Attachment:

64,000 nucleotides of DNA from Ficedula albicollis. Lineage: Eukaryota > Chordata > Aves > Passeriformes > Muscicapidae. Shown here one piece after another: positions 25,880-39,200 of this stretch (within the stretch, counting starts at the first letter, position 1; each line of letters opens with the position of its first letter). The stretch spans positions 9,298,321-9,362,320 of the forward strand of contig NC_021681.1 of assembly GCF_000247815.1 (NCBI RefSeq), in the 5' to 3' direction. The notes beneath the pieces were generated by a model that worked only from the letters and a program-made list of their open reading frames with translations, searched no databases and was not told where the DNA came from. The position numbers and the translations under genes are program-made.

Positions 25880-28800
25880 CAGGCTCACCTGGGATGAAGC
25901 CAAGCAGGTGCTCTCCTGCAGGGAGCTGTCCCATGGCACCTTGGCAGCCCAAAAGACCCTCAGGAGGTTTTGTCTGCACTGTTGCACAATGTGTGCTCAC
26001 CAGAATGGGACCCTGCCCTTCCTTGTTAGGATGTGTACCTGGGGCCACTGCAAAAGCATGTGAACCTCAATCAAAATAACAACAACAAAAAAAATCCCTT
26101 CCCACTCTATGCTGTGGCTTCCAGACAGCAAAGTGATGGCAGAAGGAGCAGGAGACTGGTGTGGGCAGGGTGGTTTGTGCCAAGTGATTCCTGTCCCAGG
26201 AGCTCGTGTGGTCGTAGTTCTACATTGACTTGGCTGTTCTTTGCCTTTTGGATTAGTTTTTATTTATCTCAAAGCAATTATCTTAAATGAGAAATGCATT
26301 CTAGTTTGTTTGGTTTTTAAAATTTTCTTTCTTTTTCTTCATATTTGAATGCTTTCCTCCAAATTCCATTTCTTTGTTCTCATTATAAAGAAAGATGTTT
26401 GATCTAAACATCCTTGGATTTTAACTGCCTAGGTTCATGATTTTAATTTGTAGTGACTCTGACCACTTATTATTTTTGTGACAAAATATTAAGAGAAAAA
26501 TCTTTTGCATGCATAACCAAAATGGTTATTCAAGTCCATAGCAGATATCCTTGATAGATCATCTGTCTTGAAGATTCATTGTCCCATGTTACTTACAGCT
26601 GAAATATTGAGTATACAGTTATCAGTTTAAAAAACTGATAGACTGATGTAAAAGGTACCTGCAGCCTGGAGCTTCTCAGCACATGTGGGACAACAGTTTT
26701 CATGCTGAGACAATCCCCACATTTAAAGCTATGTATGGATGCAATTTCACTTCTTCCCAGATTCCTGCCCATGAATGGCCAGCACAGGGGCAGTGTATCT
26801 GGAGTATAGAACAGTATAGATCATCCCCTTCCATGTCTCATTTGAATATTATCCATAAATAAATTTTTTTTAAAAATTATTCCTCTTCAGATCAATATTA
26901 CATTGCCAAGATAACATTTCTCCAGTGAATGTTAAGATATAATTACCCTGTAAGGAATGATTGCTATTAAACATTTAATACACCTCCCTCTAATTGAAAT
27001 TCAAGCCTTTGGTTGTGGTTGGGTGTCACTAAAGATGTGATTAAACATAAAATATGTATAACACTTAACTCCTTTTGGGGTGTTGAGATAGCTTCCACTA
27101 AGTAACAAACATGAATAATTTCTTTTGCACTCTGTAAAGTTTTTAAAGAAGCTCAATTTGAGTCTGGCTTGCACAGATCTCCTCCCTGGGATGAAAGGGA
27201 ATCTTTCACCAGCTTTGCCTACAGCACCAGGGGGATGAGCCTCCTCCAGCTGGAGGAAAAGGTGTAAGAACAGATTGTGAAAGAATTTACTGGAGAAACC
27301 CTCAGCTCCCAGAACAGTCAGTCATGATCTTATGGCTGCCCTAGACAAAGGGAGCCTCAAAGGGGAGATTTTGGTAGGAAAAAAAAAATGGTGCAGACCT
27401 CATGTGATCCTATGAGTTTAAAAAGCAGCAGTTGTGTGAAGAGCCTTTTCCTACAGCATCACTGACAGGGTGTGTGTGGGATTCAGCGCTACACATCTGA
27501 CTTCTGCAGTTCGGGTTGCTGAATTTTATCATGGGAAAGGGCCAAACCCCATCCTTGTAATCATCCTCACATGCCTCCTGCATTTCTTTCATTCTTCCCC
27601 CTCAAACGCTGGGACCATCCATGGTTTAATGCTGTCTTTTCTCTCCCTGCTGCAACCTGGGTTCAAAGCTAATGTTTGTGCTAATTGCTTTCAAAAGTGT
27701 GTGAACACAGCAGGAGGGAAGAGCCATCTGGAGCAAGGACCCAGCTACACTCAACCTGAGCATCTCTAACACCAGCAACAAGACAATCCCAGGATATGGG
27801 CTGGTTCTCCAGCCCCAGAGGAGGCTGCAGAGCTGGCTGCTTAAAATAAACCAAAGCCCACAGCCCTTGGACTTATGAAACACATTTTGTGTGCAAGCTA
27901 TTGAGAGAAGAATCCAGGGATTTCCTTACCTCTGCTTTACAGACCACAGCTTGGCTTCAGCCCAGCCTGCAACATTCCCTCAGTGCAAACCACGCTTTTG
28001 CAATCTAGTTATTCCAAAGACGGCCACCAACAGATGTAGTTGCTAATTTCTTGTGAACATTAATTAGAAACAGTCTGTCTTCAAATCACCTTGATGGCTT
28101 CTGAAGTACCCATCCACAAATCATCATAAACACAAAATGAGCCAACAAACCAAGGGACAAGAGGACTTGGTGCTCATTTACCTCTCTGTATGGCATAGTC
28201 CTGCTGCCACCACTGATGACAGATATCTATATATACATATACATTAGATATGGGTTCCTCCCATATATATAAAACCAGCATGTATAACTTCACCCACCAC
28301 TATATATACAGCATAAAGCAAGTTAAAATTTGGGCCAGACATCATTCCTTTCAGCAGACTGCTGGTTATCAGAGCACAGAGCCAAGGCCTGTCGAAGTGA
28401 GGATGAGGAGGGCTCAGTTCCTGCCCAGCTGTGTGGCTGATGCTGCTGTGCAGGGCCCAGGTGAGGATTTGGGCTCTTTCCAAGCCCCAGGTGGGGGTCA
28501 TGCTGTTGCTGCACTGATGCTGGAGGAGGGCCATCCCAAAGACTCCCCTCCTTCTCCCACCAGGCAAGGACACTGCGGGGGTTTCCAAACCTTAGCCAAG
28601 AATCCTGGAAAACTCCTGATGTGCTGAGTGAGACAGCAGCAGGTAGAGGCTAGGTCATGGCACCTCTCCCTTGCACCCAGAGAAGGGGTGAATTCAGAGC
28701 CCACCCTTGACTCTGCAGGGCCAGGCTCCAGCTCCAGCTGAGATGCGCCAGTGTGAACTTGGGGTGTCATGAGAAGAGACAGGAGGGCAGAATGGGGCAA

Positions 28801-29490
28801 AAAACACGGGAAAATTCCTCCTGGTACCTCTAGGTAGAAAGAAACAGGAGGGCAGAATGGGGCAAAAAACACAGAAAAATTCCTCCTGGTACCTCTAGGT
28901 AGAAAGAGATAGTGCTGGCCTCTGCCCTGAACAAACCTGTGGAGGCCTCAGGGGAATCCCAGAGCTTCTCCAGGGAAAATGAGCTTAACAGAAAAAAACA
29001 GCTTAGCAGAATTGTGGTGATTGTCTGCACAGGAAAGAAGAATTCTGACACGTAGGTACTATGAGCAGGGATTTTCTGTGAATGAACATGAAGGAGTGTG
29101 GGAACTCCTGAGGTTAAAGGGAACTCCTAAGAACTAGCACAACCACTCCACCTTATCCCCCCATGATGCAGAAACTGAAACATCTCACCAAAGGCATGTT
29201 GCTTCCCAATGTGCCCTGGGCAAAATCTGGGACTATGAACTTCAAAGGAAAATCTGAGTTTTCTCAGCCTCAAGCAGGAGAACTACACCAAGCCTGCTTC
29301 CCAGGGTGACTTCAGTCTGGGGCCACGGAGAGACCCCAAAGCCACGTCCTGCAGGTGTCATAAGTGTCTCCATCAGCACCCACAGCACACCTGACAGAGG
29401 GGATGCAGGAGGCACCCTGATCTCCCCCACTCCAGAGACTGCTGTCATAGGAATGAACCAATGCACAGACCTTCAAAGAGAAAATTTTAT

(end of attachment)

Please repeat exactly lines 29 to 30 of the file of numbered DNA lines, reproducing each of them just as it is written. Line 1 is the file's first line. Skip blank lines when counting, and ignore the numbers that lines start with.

28401 GGATGAGGAGGGCTCAGTTCCTGCCCAGCTGTGTGGCTGATGCTGCTGTGCAGGGCCCAGGTGAGGATTTGGGCTCTTTCCAAGCCCCAGGTGGGGGTCA
28501 TGCTGTTGCTGCACTGATGCTGGAGGAGGGCCATCCCAAAGACTCCCCTCCTTCTCCCACCAGGCAAGGACACTGCGGGGGTTTCCAAACCTTAGCCAAG